But as what nourishes birds may be injurious to man, this cannot always be a safe guide.
The following passage from St. Pierre conveys an interesting illustration of the same subject in his own animated style, and concludes with a simple and happy allusion to the varied working of that power, which is ever performing its wonders in the creation.
"The sluggish cow pastures in the cavity of the valley; the bounding sheep on the declivity of the hill; the scrambling goat browses among the shrubs of the rock; the duck feeds on the water plants of the river; the hen, with attentive eye, picks up every
Oration by Dr. Mason Good, p. 24. + Spectator, vol. ii,
grain that is lost in the field: the pigeon, on rapid wing, collects a similar tribute from the refuse of the grove; and the frugal bee turns to account even the small dust on the flower; there is no part of the earth where the whole vegetable crop may not be reaped. Those plants which are rejected by one, are a delicacy to another; and even among the finny tribes contribute to their fatness. The hog devours the horse-tail and henbane; the goat the thistle and the hemlock. All return in the evening to the habitation of man, with murmurs, with bleatings, with cries of joy, bringing back to him the delicious tribute of innumerable plants, transformed by a process the most inconceivable, into honey, milk, butter, eggs, and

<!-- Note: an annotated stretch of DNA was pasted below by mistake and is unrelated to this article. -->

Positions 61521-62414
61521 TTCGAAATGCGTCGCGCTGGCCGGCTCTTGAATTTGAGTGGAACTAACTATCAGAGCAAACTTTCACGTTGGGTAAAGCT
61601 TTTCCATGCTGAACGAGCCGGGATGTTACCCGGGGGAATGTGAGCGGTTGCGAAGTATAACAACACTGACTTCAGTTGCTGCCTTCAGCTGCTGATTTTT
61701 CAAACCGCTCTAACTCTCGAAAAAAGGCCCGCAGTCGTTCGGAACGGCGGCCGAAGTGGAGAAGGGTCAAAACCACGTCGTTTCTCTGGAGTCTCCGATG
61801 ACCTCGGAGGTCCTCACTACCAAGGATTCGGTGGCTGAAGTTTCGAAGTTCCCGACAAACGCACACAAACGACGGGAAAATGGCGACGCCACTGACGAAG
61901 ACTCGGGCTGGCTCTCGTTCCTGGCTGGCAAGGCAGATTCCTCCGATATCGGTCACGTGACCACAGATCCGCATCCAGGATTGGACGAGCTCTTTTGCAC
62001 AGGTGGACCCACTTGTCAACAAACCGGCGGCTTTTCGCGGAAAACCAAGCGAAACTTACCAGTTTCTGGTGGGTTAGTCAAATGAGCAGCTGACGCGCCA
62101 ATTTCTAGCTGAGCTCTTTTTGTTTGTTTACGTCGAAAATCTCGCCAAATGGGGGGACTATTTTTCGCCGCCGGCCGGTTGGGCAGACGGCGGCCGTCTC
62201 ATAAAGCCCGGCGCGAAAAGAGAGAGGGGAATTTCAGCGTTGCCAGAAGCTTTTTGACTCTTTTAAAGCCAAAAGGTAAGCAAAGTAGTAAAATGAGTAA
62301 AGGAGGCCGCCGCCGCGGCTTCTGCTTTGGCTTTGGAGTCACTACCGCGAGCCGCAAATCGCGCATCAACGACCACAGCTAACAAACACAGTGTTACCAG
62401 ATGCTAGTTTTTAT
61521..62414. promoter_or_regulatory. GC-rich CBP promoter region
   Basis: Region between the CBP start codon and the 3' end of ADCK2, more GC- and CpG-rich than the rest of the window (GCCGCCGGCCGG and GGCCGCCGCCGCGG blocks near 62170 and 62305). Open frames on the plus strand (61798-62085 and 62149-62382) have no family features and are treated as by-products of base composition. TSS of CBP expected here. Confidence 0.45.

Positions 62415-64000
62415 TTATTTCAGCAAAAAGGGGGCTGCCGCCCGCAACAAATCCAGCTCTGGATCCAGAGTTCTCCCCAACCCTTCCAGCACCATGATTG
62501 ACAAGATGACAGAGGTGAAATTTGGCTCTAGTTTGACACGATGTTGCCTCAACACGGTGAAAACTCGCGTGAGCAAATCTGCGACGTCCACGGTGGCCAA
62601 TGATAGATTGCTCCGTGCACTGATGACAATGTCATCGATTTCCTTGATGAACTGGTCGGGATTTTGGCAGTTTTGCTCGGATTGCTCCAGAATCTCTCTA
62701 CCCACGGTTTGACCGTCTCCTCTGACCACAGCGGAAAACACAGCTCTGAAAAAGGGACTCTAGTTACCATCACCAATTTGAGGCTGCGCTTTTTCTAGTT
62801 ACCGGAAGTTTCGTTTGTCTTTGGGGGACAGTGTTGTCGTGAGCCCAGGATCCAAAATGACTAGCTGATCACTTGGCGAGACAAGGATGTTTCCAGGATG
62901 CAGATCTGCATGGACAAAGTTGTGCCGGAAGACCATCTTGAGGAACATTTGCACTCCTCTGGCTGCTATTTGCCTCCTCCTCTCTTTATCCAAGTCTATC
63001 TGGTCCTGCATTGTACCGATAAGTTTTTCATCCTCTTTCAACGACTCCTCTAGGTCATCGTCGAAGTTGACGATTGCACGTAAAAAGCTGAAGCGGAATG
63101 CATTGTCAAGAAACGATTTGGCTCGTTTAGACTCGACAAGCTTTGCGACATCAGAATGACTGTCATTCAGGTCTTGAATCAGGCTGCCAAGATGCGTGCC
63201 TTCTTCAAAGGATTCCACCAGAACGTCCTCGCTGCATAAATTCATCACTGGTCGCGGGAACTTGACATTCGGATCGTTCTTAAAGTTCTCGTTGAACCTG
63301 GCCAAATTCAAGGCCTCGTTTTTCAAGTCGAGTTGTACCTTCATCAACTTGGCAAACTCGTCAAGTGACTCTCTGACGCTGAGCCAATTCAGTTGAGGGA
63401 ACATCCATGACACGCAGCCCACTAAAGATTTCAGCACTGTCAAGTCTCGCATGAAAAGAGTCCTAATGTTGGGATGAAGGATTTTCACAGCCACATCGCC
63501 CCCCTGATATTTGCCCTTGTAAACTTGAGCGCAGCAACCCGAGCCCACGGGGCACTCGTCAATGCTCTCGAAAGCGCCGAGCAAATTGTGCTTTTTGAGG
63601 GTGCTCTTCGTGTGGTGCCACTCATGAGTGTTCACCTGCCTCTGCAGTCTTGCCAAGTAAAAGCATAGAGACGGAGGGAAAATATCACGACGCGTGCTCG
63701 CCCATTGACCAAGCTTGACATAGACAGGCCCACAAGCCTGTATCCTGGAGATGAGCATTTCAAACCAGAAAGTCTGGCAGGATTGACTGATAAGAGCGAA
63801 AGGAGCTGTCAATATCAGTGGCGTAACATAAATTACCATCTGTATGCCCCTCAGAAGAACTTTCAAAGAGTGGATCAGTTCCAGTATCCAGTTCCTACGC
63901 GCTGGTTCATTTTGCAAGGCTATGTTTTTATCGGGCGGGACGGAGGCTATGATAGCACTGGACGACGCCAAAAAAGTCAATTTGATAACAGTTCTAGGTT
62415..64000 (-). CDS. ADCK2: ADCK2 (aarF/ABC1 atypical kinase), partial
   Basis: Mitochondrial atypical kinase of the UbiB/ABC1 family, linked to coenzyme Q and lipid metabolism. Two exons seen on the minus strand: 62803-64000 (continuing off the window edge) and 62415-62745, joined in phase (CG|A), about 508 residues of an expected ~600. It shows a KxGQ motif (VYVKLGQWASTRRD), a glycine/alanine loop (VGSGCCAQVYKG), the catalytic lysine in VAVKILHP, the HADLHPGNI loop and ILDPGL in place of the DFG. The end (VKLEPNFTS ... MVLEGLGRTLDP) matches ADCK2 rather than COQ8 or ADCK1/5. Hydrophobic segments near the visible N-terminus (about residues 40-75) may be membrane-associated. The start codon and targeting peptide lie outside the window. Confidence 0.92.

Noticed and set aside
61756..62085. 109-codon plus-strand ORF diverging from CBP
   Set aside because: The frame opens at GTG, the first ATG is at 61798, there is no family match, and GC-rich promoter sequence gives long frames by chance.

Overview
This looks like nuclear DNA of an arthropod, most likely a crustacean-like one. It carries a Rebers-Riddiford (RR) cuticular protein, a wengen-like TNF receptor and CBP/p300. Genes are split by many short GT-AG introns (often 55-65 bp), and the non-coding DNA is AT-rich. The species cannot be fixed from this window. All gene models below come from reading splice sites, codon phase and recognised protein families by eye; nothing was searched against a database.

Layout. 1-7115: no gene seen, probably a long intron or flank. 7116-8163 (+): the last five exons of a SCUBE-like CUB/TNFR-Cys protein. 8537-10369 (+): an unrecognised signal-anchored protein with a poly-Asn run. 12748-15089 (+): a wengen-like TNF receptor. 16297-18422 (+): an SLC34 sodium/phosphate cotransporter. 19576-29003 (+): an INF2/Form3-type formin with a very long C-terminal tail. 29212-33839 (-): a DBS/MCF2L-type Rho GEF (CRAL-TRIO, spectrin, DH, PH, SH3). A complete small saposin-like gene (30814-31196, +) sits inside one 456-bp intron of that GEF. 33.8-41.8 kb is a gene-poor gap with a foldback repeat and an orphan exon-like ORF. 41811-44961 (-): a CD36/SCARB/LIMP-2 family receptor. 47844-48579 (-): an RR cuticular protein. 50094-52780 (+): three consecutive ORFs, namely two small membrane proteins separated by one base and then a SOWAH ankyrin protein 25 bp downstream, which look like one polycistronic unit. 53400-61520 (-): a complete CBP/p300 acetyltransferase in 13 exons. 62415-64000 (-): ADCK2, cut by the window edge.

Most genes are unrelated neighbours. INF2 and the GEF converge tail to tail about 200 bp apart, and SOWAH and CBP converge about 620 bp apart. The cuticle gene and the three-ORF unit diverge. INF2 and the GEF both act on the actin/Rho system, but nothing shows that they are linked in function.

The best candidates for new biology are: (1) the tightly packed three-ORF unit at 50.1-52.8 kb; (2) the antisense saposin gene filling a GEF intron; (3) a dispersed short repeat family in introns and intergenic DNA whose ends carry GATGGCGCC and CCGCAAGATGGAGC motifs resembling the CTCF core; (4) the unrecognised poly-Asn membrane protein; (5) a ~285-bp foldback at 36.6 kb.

Of the adaptation of Structure to Climate, &c.
The nice adaptation of their instincts to the situation in which different animals are placed, is itself a sign of superior wisdom and power, operating in them for their well-being.
Thus the animals of the torrid zone, as the monkey, the elephant, and the rhinoceros, feed upon vegetables that grow in hot countries, and therefore in these they have their allotted, bounds. The rein-deer is fixed in the coldest part of Lapland, because its